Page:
Release the Crowd by Nic BezzinaRelease date: October 1, 2016
Being a music website, it’s not often that we get books for review (although it does happen occasionally…). It’s even rarer that we get one largely without text, relying on a short, two and a half paragraph introduction to set the scene; 5 countries, 9 music festivals and an unusual viewpoint.
Most festival/gig/music photographers focus on the object of the audience’s attention. The band is what everyone is there to see, so for the most part, that’s what you capture. The sweat, the blood, the movement, the intensity of the performance. Consequently, what is so often missed is the adulation, the fervour, the emotion, energy and response of the crowd. The end point of a performance is, after all, solely measured by those observing and reacting to a performance. Be that excitement, melancholy, anger, or any other of the full gamut of human emotion. Often, there is as much or even more to capture by pointing the lens towards the seething mass of humanity that is the festival crowd than there is on stage, and this is what Nic Bezzina has made a project of in Release the Crowd.
In Nic’s own words, “These images are beautiful, evocative, and at times surreal. In time they will become a kind of an anthropological study on a scene, on a culture, and on humanity in a way”.
He’s got a point.
There are a great variety of images here, from a long-haired guy in a skin-tight cat print body suit, to pictures from inside the mosh pit. Seas of hands raised in response to requests from those on stage and musicians held aloft by the crowd. From rain beaded on ponchos and several genuinely spectacular mud shots from what must have been a very wet Wacken Open Air festival, to idyllic sunlight filtering through the trees at Soundwave and the blissfully unaware, sleeping on the grass at Hellfest in France, there are many different emotions and atmospheres portrayed here.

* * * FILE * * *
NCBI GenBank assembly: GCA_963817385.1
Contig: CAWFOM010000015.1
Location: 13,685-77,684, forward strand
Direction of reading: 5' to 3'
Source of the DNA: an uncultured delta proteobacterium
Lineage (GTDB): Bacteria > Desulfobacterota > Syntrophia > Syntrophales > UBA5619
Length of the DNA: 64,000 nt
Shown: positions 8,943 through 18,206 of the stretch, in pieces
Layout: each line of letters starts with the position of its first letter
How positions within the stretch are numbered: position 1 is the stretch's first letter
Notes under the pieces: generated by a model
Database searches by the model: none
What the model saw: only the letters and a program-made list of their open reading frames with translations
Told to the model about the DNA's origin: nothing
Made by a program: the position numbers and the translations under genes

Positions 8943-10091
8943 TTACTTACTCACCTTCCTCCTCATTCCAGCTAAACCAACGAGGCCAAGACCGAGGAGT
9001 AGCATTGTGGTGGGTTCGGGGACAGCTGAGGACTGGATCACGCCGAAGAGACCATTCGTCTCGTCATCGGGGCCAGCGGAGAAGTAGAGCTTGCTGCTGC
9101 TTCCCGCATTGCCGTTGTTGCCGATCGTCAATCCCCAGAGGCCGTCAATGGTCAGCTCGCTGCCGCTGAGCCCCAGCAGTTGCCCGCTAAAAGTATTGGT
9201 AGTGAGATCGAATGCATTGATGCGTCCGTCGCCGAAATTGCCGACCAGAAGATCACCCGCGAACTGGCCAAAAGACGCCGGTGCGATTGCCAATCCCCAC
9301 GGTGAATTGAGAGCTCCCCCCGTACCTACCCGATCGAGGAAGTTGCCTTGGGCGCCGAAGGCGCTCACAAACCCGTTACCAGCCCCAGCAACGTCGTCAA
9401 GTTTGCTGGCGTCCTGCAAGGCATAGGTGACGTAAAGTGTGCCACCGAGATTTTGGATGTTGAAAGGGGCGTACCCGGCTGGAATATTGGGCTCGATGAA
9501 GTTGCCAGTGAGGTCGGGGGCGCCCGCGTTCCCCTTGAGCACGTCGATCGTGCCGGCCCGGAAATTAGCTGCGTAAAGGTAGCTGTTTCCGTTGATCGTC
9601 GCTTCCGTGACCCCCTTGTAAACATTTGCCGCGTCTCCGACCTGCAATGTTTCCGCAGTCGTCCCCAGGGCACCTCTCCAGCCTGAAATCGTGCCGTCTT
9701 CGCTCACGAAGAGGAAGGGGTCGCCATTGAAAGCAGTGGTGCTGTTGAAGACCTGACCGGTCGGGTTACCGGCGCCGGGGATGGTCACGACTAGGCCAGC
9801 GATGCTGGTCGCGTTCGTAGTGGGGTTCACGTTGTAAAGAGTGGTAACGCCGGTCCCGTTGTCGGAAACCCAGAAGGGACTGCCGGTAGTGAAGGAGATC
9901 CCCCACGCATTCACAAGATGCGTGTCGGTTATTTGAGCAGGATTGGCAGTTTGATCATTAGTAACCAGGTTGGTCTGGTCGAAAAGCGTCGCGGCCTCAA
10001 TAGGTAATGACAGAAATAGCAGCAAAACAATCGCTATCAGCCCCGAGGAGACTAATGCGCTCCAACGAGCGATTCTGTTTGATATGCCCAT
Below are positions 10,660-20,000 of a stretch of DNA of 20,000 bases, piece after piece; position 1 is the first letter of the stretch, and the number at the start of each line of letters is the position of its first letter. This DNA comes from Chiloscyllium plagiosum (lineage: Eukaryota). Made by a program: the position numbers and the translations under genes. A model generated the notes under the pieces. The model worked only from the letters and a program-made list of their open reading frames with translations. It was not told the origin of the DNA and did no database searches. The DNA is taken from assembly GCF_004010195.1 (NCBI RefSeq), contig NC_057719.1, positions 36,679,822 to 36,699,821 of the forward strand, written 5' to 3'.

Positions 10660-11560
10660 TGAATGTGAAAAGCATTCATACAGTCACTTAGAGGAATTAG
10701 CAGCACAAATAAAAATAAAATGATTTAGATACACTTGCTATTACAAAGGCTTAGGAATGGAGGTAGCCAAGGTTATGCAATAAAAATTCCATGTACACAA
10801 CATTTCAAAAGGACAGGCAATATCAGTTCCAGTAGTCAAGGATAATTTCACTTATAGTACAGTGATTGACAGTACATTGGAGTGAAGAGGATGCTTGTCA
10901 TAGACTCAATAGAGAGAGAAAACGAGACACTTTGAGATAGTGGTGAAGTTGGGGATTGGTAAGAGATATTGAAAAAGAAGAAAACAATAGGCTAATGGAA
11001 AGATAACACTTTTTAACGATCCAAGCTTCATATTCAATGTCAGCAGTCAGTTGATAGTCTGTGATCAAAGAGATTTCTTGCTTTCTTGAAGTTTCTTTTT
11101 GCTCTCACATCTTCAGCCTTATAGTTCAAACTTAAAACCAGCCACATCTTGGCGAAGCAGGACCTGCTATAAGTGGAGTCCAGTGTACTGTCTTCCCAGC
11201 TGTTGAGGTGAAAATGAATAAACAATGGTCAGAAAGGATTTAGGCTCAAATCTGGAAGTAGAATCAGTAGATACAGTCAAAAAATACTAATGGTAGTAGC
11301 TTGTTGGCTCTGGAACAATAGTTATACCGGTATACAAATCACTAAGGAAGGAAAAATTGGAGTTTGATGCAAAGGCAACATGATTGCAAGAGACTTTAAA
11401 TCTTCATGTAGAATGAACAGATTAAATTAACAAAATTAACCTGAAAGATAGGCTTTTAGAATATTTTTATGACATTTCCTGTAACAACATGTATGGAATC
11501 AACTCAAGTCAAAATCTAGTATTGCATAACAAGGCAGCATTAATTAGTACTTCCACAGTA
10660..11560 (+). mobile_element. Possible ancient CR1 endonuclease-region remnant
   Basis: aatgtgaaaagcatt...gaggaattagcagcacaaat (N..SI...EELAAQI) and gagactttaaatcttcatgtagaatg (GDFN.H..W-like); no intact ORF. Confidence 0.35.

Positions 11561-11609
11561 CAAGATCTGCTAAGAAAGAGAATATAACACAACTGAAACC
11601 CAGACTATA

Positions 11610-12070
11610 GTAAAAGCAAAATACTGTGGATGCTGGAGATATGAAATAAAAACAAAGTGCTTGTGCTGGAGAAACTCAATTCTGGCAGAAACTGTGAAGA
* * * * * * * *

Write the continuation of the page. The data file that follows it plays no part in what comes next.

For me the shots that work best are those where there is still a connection to the surroundings, an indication of context and occupation. There are a few photos where the subject fills the frame and is removed from that context, their expression alone isn’t really enough to hold my attention. They’re great portraits, but I’m not sure there is the connection to the scene that would make them a useful addition to this study. Saying that,there are only three or four photos from the 80 presented that don’t really fit the brief, and the remaining 76 contain some genuinely captivating work.
This really is an exceptional collection of photographs showing the highs and the lows, the dry and the wet, the pre, post and during gig emotions experienced by that strange and eclectic thing, the festival crowd. There will be moments here that anyone who has attended a festival will have experienced, but which aren’t generally immortalised by the photographers covering them. As such, this is possibly one of the most evocative sets of festival photos that I have seen. It reminds me of my own festival experiences despite the fact that I wasn’t at a single one of the festivals featured. Here is portrayed a mindset, an atmosphere, a shared collective consciousness of those wonderful people that like to spend weekends in random fields around the world, listening to great music in the company of friends.